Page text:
I will forever be smitten with the work of Christian Robinson. His illustrations are hip and winsome but also deep, characterized by luscious textured color and simple shapes. Now he’s illustrated a reboot of The Dead Bird, originally published by Margaret Wise Brown in 1938. His bright and sunny work is a great match for the text’s deadpan, unsentimental view of death. Unlike most children’s books published so long ago, it feels absolutely of the minute. In the story, children find a dead bird, still warm. It gradually stiffens in their hands. They’re sorry it’s dead, but glad that they can give it a funeral. They lay the bird in a hole lined with ferns and cover it with little white violets and yellow star-flowers. They sing it a song and cry for it and put up a headstone. “And every day, until they forgot, they went and sang to their little dead bird and put flowers on his grave.” This would almost be morbid, but for all the life in Robinson’s illustrations. The diverse crew of kids, one wearing a fox mask, play in a park in a city. There is green, green, so much beautiful green! You can practically smell the grass and trees. The final spread shows the kids flying kites and playing with a dog next to the little bird grave. Such a matter-of-fact approach to loss can be unnerving for grownups. (When my dad died, Josie was almost 3 and drew picture after picture of him, alternating images of him sitting at a table covered with hot dogs with images of him lying dead in a bed or in the dirt, which distressed my mom when Josie kept handing them to her.) But I love the depiction of community ritual—the need to mourn together and also laugh together. That’s what shiva is; that’s what the traditions surrounding Jewish death (shoveling dirt with the shovel upside down, laying rocks on a grave, tearing clothes, gradually allowing music and celebration back into one’s life) are about. A caveat: Parents may wish to inform children not to pick up dead things, or if they must pick up dead things, to scrub their hands afterward with the ferocity of Lady Macbeth. (Age 3-7)

For the goth elementary schooler in your life, check out Duck, Death and the Tulip by Wolf Erlbruch, a newly translated and darkly funny German (of course) book. It begins, “For a while now, Duck had a feeling.” (Of course.) Duck finds that Death is following her, and she is initially freaked out. The illustrations are beige and dark gray; Duck is an elongated Egon Schiele (but cute!) creation; Death has an actual skull head (but cute!) and a long beige-and-gray-checked gown. For a while, Death just hangs around, and he and Duck become almost friends. Duck asks what will happen to her, and Death does not answer. “Some ducks say you become and angel and sit on a cloud,” she hints. “Some ducks say that deep in the earth there’s a place where you’ll be roasted if you haven’t been good.” Death answers only, “You ducks come up with some amazing stories, but who knows?” One comforting(ish) thing that Death says is: “When you’re dead, the pond will be gone, too—at least for you.” Too existential? Not for me. Picture books are a conversation; this is a good opening for talking about how we don’t know what happens after death—again, very Jewish. (Also, I appreciate the brave decision not to use an Oxford comma in the title.) (Age 6-9)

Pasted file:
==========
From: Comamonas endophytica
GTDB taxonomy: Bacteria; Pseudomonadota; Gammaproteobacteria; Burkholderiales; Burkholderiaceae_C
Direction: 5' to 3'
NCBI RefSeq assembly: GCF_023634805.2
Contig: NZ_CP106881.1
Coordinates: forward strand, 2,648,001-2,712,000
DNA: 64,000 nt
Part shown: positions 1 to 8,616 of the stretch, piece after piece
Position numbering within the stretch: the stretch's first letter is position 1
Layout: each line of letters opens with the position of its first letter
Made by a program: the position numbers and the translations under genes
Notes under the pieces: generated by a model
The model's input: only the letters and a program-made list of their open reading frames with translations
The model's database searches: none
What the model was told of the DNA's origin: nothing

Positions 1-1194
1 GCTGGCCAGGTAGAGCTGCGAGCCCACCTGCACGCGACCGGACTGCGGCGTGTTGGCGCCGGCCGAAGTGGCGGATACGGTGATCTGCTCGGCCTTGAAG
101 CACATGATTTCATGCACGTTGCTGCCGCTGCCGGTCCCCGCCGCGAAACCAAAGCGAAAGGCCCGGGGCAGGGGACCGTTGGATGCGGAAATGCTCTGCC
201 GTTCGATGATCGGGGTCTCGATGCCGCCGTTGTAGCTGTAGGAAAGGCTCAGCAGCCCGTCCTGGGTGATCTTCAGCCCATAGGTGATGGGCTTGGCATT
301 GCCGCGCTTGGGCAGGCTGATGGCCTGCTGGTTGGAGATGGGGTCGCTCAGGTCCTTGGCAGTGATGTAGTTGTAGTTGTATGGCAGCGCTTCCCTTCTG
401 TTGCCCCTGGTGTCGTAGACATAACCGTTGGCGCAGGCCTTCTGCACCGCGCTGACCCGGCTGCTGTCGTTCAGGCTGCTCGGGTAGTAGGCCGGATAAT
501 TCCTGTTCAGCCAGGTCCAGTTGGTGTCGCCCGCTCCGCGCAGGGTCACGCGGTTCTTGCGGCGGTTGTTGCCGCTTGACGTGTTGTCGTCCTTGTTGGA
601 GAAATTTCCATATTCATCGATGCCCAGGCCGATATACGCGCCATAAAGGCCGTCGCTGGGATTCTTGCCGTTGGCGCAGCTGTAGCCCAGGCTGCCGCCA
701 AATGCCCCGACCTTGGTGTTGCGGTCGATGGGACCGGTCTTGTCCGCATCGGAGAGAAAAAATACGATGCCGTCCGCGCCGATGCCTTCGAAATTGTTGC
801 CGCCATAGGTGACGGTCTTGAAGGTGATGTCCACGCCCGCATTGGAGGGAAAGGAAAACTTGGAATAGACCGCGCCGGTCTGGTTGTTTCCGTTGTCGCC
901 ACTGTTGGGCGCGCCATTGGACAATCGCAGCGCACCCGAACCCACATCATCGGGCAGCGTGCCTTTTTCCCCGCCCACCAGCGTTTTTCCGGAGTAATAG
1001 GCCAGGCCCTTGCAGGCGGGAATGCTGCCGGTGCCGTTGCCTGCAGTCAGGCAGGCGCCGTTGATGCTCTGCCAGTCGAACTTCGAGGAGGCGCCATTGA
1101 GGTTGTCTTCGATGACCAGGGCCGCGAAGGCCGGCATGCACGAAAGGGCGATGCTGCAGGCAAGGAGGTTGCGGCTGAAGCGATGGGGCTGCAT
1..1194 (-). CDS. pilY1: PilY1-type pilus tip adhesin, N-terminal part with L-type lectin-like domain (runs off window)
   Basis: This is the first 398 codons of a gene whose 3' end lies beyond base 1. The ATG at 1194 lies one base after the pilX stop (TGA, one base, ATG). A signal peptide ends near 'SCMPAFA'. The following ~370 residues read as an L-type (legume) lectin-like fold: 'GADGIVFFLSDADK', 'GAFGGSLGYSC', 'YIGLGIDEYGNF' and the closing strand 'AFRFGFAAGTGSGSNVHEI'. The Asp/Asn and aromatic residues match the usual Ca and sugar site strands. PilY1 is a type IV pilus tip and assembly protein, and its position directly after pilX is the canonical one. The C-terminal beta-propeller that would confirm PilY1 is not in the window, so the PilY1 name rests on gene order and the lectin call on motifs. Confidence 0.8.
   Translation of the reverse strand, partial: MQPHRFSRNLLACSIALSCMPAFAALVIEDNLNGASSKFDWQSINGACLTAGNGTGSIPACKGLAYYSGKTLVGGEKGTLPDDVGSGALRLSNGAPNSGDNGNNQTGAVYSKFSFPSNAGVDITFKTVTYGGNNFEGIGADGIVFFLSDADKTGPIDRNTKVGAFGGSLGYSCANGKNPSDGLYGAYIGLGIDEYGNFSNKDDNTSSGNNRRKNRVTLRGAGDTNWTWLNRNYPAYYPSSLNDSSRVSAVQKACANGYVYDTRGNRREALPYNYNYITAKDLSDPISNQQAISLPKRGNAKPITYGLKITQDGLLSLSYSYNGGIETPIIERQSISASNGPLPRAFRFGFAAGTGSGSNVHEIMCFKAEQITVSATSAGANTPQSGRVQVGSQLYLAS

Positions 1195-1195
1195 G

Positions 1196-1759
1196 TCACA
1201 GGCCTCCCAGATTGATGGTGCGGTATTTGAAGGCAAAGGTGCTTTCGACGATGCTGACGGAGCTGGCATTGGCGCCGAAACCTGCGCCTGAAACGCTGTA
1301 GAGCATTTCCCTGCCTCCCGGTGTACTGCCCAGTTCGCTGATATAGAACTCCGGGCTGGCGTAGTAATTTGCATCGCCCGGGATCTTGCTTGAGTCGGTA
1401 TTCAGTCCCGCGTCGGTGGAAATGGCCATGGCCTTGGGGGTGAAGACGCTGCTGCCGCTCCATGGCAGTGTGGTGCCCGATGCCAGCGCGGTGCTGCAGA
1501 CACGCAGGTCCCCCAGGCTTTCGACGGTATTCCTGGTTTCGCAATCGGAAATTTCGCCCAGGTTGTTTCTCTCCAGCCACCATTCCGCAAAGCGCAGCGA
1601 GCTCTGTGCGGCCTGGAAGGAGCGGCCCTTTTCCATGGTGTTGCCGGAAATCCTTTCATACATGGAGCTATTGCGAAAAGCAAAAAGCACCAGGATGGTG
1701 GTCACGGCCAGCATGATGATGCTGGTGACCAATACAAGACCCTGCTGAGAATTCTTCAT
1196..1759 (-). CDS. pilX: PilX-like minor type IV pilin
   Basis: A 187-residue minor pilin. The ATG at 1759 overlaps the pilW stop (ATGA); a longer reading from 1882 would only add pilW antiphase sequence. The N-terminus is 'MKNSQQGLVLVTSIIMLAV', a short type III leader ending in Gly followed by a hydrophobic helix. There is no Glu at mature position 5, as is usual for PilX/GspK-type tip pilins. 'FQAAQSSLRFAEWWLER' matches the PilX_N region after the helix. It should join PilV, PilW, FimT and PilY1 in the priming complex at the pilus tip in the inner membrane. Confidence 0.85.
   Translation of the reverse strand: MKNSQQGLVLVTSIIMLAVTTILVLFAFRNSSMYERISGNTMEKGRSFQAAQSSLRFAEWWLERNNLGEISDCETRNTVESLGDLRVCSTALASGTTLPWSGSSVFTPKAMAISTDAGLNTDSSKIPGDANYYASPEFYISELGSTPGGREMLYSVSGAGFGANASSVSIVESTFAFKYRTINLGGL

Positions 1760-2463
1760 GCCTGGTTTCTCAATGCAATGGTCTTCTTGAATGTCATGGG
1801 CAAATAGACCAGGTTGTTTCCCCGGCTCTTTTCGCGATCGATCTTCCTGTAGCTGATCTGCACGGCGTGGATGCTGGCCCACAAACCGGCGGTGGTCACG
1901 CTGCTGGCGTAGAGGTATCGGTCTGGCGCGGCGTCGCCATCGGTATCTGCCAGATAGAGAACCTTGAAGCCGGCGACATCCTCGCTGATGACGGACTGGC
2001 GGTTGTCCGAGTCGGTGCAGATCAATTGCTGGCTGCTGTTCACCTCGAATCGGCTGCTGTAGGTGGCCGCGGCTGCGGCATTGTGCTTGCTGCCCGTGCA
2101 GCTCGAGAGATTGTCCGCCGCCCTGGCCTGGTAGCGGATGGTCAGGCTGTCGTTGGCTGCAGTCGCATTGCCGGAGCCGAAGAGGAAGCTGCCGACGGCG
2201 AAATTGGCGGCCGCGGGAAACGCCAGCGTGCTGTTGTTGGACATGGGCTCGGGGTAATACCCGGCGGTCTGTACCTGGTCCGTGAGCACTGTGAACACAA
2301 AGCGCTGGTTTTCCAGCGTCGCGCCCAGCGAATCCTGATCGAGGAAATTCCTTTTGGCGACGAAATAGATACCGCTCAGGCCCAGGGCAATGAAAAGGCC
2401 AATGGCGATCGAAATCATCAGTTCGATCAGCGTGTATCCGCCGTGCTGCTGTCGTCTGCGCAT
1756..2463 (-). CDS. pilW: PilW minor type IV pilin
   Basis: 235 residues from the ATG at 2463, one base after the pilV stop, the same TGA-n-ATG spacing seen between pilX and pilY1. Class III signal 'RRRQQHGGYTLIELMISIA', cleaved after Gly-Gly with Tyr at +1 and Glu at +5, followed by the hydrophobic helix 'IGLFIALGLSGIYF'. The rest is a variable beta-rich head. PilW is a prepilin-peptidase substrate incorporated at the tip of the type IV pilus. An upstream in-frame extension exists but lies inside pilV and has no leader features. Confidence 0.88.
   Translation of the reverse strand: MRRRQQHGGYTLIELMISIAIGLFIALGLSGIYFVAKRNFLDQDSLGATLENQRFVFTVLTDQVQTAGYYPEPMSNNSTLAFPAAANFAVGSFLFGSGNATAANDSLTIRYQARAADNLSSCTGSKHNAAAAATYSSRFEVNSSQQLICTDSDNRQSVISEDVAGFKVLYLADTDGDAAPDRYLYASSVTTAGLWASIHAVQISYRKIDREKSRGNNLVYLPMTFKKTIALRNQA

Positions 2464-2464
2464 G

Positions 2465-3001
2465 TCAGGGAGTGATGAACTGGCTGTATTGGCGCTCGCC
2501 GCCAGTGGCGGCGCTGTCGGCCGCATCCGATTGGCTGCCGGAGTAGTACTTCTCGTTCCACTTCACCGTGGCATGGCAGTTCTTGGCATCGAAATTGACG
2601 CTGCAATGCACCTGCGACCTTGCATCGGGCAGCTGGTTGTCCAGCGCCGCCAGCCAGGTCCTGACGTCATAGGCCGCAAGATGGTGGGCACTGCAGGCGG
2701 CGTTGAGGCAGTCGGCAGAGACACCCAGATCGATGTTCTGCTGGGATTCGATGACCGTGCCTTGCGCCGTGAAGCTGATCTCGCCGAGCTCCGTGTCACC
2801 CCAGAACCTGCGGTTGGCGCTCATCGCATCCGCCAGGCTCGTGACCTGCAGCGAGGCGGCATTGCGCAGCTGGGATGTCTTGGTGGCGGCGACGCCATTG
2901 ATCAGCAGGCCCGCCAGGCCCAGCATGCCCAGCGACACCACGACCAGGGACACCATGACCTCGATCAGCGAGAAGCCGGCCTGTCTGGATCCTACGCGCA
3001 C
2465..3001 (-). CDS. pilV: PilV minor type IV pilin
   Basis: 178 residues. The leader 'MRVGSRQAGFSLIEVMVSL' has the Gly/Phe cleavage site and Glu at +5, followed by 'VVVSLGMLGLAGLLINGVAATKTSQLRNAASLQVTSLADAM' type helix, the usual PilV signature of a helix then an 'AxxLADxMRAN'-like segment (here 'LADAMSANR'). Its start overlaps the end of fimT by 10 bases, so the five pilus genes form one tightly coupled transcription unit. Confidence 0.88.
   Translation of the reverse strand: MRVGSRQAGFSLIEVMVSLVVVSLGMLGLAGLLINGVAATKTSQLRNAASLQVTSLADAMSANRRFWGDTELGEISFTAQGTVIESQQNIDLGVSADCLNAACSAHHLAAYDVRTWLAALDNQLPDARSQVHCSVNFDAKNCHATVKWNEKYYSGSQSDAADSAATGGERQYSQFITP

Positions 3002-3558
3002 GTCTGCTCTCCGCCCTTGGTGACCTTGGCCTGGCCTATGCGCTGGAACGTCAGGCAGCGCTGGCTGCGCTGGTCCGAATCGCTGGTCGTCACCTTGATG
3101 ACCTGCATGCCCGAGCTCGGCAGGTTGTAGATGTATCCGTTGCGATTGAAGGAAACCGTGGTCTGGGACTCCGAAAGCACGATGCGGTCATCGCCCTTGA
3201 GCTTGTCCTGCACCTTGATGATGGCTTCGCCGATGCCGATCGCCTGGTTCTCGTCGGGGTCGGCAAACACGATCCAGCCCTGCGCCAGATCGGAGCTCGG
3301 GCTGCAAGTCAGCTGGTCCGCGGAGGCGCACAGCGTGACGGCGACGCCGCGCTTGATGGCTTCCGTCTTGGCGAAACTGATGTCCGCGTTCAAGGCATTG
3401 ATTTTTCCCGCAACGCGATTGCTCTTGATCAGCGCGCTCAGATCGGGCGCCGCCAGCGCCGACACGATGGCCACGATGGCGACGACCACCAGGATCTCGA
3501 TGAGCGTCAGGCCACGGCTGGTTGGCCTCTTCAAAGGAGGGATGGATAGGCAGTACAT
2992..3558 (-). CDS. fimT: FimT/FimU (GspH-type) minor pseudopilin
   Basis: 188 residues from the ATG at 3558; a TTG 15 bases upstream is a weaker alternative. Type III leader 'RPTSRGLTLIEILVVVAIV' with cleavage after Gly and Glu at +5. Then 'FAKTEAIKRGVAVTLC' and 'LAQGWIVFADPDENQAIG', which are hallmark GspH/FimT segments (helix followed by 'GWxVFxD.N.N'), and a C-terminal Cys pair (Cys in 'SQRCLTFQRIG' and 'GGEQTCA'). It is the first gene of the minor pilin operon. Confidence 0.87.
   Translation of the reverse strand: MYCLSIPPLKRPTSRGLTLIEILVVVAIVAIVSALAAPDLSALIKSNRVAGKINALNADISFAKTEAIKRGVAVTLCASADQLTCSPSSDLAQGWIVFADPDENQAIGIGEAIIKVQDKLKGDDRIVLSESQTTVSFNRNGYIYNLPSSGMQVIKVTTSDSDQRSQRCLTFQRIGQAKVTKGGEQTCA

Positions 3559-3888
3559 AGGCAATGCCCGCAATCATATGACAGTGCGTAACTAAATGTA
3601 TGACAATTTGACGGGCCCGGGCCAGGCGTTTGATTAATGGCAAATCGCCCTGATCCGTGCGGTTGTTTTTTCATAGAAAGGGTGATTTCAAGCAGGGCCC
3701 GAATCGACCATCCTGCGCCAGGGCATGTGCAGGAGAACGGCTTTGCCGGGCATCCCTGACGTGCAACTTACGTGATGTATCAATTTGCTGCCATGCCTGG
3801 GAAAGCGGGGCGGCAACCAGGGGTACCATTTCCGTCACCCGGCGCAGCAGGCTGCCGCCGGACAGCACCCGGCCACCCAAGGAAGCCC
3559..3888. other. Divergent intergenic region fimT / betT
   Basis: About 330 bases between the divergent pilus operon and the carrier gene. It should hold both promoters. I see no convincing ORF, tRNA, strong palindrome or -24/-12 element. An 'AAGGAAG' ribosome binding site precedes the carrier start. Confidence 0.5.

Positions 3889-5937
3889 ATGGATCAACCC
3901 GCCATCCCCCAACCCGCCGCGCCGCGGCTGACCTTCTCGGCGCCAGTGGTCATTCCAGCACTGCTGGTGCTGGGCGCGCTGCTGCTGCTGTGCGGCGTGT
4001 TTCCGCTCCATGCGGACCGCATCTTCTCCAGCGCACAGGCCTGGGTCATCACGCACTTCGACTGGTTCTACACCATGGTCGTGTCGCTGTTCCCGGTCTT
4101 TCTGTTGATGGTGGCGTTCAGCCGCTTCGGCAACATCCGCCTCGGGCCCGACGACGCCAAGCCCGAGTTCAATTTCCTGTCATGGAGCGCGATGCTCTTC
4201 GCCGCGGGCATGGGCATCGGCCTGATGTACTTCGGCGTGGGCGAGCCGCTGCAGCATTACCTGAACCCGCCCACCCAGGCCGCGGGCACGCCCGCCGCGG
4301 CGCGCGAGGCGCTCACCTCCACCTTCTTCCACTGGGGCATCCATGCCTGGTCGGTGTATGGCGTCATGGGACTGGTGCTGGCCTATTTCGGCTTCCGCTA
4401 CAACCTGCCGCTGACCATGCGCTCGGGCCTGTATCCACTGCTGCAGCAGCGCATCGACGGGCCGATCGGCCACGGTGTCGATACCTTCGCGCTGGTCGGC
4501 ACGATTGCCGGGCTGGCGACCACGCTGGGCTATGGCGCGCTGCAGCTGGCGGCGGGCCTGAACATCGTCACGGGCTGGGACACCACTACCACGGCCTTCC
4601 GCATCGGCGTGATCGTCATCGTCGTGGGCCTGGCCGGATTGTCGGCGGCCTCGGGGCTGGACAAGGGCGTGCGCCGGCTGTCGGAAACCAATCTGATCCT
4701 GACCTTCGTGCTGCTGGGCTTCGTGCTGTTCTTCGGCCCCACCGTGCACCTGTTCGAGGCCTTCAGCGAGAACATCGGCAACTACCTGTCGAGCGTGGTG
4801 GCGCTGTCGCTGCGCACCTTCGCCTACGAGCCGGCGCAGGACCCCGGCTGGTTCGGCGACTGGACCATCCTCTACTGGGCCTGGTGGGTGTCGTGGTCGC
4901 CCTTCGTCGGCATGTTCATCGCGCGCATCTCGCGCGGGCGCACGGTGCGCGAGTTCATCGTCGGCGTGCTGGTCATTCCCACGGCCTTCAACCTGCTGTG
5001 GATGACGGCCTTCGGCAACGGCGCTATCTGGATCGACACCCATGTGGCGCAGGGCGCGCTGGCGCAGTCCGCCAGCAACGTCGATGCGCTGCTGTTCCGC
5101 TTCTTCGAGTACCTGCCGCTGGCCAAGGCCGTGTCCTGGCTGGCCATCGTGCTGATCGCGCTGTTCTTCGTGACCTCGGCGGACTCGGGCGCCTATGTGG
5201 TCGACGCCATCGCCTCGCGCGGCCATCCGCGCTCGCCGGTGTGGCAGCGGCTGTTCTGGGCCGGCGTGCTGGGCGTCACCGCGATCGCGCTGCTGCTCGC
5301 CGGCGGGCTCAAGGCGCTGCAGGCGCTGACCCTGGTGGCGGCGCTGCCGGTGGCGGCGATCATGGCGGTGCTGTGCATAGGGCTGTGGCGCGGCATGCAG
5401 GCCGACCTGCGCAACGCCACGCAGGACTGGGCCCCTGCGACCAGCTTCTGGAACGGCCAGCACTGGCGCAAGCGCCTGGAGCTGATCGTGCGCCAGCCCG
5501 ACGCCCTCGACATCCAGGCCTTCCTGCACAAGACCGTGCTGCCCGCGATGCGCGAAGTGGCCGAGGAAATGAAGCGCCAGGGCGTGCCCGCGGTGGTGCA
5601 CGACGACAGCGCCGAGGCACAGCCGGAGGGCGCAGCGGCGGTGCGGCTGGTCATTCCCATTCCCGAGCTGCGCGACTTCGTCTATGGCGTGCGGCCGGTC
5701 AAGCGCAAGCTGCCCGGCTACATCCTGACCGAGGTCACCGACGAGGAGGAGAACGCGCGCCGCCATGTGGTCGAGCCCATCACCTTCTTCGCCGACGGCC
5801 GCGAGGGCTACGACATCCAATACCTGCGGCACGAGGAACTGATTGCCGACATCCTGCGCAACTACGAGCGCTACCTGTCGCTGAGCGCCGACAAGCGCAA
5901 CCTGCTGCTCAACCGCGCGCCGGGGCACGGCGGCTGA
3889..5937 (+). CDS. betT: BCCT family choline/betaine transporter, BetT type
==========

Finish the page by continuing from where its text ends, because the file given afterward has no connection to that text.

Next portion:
Cry Heart, But Never Break by Glenn Ringtved, illustrated by Charlotte Pardi, offers up another anthropomorphized Death—this one sallow, black-cloaked, and with an Ingmar Bergman realness. In gentle, very European, wavery-lined acrylic illustration gentled with washes of watercolor, four children try to protect their very ill grandmother from Death, who is sitting in their kitchen. But after chatting with him, they come to understand that death is inevitable … and also a way to find meaning in existence. “What would life be worth if there were not death?” Death asks them. “Who would enjoy the sun if it never rained? Who would yearn for day if there were no night?” For me, this book was perhaps too literal—when a goofy duck copes with the actual figure of death, it seems more fairy-tale-ish than when human children do. But I loved the final lines: “Ever after, whenever the children opened a window, they would think of their grandmother. And when the breeze caressed their faces, they could feel her touch.” The last spread is lovely, showing a boy looking out an open window framed by billowing curtains, while a shadow behind him, unseen, shows the silhouette of the grandmother looking fondly down at him, her hand on his shoulder. (Age 6-9)